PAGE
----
I don't agree with many of Gov. Haley's policies, and even some procedures, but her family was the first to fully welcome mine when we moved to South Carolina in 1989. When the Randhawa's women's clothing store was in Bamberg, I would hide beneath racks of clothes and lose myself in Anne of Green Gables while my mother shopped, talked, and took refuge from the strangeness of the place to which we'd moved. Mr. and Mrs. Randhawa would set a special candy treat aside for me during the holidays. It was a simple mixture of caramel and chocolate, and Mr. Randhawa would always tell me that the confection company created by drizzling hot caramel over hard-packed snow so it would harden, then dipping it in the chocolate. Our families were close for many years until distance and life separated the two. As my parents found social outlets around the community, Nikki and her sister, Simi, would sometimes babysit me when my parents went out. These memories are important to me because they were a warming ray of light during a time that was, frankly, very lonely for my parents and me. So when some dear friends invited me to tag along to the inaugural ball last week I had to stop and think about it for a minute. I have friends of all political persuasions, but I wouldn't normally go to the inaugural festivities of a GOP official, but this was different (of course, it was to celebrate incoming legislators, as well, but I don't know anyone who ran for office and won this year). I don't keep in touch with the governor or her family other than greetings in passing. Also, there had been that snafu with my friend and mentor, Marjory Wentworth, who is South Carolina's poet laureate. I don't know why Marjory wasn't included in the inauguration when participation is typically one of the duties of the job. It was a move that didn't sit well with me, whether or not it was intentional.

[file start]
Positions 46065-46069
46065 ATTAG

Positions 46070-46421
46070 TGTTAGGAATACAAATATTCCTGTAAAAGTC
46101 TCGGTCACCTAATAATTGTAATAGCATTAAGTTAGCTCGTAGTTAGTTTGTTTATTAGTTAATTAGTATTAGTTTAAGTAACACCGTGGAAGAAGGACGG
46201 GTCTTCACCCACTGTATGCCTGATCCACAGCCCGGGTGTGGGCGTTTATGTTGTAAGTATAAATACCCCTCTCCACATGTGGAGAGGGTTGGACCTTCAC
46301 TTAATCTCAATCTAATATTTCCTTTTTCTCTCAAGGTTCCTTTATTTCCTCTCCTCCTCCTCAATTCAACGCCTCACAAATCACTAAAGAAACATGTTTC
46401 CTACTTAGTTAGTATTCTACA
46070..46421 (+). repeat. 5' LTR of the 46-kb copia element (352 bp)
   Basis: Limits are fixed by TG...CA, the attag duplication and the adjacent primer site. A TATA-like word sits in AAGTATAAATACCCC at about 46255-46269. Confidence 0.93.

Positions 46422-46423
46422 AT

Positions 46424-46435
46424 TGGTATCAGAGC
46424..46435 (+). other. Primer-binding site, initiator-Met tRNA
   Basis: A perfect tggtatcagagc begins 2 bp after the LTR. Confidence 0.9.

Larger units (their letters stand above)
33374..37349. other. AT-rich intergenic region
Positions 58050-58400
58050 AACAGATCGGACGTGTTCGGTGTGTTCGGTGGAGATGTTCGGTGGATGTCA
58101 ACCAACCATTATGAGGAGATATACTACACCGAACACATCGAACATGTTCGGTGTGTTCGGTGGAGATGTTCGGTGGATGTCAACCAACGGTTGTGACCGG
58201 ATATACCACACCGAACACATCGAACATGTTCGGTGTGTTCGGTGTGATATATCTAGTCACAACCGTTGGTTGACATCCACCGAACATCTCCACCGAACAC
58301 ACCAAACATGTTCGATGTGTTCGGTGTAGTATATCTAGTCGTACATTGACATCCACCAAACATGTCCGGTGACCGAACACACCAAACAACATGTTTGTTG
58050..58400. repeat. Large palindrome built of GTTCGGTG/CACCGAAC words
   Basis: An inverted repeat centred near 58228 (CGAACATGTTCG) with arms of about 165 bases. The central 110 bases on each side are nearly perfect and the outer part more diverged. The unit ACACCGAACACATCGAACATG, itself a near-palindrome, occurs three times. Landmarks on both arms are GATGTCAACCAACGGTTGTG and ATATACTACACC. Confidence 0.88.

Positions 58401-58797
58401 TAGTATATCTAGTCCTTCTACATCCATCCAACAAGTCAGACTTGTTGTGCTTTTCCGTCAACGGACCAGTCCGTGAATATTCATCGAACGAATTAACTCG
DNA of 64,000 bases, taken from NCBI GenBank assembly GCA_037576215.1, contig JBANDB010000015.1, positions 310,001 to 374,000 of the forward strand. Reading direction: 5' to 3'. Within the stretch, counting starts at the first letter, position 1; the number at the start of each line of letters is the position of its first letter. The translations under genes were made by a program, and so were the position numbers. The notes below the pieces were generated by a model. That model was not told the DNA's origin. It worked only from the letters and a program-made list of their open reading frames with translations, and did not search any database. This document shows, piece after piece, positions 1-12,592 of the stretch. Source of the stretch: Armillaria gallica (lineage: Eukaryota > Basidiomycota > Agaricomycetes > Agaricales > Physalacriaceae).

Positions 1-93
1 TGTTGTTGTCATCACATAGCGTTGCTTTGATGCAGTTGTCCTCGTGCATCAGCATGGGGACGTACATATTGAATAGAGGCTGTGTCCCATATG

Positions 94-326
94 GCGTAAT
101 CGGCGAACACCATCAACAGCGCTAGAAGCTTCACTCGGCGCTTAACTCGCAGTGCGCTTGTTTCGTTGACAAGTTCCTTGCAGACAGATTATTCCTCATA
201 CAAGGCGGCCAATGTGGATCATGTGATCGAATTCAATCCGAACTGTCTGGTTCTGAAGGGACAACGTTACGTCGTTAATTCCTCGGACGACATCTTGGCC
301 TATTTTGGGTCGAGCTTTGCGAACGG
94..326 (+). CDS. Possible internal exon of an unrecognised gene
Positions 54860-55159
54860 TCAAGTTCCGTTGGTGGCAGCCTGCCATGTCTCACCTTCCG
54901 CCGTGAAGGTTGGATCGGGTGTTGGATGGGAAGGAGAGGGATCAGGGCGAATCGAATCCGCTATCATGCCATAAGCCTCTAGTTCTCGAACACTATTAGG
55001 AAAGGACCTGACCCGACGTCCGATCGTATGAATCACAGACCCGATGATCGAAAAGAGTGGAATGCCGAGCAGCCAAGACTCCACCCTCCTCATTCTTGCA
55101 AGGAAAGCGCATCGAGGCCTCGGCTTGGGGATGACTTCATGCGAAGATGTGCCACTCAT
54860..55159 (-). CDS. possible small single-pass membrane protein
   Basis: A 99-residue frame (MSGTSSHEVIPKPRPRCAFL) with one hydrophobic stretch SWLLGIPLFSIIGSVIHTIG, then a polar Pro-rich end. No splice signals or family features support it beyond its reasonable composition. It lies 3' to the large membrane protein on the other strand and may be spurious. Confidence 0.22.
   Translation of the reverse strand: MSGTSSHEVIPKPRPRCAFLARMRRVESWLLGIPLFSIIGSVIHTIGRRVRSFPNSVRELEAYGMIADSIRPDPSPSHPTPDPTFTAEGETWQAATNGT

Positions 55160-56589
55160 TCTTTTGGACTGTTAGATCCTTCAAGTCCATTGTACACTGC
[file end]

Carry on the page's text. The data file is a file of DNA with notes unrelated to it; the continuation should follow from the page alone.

But then I thought: 

Your dear friends have offered you an expensive and coveted ticket.

You like hanging out with them.

There will be food.

There will be a band.

There will be dancing.

You can pay someone else to go through the exhausting process of wrestling the kids to bed.

It would be really nice to give Mrs. Randhawa a big hug.

There will be political characters in attendance who represent pretty much any and everything.

You've never been to an inaugural ball before. 

It could be a lot of fun.

Oh, and this isn't about you. It's about celebrating the state where you've chosen to live--the good, the bad, and the confusing.

I went to the ball. I had a wonderful time. I hugged Mrs. Randhawa AND Gov. Haley.  I ate too much. I danced too much. Everyone was glad to see everyone. No one was talking about politics. Not even this guy: 

Yep. That's me and Gov. Chris Christie. My husband almost passed out when he saw the photo. Ha!

Yep. That's me and Gov. Chris Christie. My husband almost passed out when he saw the photo. Ha!

Before I went out, however, I read Marjory's poem into my camera, which is in the video below. Sorry about the sound quality, but enjoy!